A recent study published by the journal Pediatrics highlights a problem that affects not only children, but also many older immigrants around the world.  The study looked at 286 pharmacies that serve the Latino community in the New York City borough of The Bronx.  Many of these pharmacies provide their customers with Spanish-language translations of the medical directions for the medication being used.  However, the researchers found that the overwhelming majority (86%) of these pharmacies used computer programs to create these translations and that 50% of the Spanish-language directions provided contained misspellings or grammatical errors.

An article in the Chicago Tribune shows how these errors can quickly become hazardous.  An English-language “instruction to take iron “once” a day would mean one time.”  However, “in  Spanish, once means 11.”  As a result, an electronic translation may instruct the patient to take 11 doses of iron per day.  “It could be harmful for a patient to take 11 doses of iron a day,” highlights the study’s lead researcher.     According to the study,  “misspellings also created errors.”  “Instead of the word boca, which means “mouth” in Spanish,” some translated labels used poca, which means “little.”  “Other words and phrases — including “dropperfuls,” “take with food,” “apply topically,” “for 7 days” and “apply to affected areas” — were not translated into Spanish at all,” found the researchers.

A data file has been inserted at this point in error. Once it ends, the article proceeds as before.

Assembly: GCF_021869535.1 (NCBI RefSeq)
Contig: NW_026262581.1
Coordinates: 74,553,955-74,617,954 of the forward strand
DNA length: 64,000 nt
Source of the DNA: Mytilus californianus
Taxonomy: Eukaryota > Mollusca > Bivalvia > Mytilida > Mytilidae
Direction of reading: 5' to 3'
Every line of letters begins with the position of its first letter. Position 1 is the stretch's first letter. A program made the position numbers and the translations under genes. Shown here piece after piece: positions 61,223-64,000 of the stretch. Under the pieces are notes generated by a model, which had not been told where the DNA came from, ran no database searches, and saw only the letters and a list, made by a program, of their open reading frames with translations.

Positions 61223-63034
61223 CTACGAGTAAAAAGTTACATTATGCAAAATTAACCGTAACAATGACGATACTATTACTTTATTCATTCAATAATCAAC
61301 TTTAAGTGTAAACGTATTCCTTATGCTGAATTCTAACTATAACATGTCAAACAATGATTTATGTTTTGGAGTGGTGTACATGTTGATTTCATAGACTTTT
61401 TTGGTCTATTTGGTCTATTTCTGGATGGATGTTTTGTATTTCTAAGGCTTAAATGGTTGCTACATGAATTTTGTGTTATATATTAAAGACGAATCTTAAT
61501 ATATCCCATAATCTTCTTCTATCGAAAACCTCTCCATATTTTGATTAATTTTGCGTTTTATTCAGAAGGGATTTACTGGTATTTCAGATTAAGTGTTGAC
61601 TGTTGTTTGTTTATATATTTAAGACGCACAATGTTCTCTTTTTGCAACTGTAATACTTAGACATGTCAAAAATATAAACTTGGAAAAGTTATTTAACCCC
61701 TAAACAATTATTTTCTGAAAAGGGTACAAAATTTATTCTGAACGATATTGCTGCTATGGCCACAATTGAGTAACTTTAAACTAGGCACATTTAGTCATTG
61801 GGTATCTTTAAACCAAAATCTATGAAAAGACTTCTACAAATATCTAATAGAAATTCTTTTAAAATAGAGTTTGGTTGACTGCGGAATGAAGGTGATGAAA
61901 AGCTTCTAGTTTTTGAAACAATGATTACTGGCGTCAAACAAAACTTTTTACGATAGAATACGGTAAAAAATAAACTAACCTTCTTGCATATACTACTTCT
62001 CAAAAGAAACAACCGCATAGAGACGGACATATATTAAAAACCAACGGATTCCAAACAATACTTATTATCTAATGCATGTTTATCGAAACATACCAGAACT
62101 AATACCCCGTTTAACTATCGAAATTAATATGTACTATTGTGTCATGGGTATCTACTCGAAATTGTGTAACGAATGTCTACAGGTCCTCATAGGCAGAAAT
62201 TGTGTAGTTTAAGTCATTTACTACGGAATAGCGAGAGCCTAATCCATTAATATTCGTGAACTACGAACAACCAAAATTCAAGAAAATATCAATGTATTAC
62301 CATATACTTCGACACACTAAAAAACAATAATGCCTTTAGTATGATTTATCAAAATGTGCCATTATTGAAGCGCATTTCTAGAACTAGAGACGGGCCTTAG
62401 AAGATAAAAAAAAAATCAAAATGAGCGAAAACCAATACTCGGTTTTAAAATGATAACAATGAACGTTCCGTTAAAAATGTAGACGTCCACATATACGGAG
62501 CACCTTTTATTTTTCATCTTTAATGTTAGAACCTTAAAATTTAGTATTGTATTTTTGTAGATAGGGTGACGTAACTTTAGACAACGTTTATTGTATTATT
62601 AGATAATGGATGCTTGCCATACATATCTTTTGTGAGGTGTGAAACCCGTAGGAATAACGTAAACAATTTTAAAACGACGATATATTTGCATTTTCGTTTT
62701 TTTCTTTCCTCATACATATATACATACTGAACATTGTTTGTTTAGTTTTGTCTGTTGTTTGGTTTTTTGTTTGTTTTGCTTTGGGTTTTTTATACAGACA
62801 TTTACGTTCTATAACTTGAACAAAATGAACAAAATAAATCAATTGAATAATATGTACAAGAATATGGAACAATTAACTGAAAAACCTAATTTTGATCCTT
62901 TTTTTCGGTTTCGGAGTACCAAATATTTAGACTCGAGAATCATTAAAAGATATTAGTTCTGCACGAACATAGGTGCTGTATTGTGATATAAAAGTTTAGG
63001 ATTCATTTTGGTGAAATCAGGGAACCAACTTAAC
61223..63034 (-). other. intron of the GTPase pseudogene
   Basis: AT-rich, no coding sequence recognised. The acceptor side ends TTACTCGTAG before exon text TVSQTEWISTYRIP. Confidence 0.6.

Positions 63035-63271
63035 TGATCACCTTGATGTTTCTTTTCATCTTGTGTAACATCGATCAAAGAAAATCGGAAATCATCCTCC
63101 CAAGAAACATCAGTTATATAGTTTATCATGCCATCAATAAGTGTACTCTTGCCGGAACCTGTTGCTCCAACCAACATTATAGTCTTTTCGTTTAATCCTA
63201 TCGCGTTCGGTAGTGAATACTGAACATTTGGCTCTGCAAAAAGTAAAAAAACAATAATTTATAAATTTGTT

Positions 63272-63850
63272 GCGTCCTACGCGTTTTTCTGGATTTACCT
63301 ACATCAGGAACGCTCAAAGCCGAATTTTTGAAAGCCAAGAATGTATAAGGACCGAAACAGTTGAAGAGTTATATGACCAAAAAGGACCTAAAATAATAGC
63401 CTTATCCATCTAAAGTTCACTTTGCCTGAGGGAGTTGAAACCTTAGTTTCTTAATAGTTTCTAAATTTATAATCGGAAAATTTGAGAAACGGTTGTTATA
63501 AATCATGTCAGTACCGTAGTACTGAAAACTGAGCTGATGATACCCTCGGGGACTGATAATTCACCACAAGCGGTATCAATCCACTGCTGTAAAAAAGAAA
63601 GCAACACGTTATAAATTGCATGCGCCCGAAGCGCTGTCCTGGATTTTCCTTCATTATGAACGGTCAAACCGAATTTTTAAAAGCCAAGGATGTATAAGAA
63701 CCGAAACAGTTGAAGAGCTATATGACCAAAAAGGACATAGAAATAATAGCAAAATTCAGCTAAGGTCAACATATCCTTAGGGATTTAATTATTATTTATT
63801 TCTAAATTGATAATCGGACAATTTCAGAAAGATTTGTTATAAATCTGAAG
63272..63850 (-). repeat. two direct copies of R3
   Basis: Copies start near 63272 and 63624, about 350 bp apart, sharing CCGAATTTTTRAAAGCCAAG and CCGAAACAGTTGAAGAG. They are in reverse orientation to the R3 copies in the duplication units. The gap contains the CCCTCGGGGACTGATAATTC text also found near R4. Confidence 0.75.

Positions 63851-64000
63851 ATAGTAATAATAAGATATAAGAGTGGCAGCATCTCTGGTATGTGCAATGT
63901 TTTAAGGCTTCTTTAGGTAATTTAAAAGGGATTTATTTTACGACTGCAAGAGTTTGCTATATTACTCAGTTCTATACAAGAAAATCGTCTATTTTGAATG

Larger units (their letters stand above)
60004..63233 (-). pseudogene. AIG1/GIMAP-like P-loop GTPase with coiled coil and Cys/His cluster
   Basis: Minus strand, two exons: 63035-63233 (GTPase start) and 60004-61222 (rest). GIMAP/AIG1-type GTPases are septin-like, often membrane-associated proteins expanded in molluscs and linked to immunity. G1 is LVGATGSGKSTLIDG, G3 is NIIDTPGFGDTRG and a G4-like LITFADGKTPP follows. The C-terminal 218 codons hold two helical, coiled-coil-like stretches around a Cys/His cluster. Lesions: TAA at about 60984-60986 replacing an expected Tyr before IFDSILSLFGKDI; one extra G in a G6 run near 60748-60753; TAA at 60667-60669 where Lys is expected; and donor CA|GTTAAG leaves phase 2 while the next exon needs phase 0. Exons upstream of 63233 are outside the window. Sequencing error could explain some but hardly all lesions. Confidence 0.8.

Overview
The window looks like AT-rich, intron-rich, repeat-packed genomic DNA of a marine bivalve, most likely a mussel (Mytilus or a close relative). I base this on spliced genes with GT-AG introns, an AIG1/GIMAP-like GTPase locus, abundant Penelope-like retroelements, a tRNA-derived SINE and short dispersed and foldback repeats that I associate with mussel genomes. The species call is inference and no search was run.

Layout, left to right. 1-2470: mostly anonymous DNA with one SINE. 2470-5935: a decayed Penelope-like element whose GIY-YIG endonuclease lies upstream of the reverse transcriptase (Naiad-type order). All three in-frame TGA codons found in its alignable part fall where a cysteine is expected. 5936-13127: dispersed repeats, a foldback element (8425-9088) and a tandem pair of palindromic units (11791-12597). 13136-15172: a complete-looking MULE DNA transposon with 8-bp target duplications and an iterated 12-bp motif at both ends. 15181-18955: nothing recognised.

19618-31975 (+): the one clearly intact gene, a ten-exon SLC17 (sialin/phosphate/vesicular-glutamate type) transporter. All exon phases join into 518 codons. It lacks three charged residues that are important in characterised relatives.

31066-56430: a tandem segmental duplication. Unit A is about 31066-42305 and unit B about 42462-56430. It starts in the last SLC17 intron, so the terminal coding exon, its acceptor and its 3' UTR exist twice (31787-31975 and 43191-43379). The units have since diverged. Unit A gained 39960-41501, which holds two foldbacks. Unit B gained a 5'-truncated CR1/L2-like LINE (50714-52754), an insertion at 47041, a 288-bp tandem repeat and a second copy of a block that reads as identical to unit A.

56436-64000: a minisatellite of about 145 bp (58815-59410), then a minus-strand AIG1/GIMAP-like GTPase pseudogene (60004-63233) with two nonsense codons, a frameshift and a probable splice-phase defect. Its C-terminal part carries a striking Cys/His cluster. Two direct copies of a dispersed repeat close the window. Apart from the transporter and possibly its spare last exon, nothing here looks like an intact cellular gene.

Share yous thoughts on these findings with IAHSA.  Is there an immigrant or language minority group in your community that is affected by a similar dilemma?  What steps can be taken to improve this situation?  Do you know anyone who has received incorrect medical instructions?

For more information:

Reuters

Chicago Tribune

AARP Viva

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